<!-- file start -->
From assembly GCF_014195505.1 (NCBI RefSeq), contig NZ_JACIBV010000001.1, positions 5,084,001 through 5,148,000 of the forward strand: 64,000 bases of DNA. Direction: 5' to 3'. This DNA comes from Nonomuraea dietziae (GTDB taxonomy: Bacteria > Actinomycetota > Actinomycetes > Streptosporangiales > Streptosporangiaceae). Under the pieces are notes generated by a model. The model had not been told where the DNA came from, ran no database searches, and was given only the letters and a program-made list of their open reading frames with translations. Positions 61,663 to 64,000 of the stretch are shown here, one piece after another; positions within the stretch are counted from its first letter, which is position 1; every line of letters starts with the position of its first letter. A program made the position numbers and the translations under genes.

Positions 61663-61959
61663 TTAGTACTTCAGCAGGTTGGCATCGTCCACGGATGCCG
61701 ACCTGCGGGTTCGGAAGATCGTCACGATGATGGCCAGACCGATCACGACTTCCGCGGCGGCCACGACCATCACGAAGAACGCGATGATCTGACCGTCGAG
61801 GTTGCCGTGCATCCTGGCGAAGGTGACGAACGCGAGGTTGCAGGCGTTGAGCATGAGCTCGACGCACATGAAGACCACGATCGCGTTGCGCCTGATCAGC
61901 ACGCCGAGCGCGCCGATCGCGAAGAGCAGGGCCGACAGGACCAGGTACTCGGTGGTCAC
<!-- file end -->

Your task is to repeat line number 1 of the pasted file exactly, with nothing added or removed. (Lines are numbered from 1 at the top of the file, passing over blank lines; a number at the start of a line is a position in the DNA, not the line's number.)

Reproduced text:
From assembly GCF_014195505.1 (NCBI RefSeq), contig NZ_JACIBV010000001.1, positions 5,084,001 through 5,148,000 of the forward strand: 64,000 bases of DNA. Direction: 5' to 3'. This DNA comes from Nonomuraea dietziae (GTDB taxonomy: Bacteria > Actinomycetota > Actinomycetes > Streptosporangiales > Streptosporangiaceae). Under the pieces are notes generated by a model. The model had not been told where the DNA came from, ran no database searches, and was given only the letters and a program-made list of their open reading frames with translations. Positions 61,663 to 64,000 of the stretch are shown here, one piece after another; positions within the stretch are counted from its first letter, which is position 1; every line of letters starts with the position of its first letter. A program made the position numbers and the translations under genes.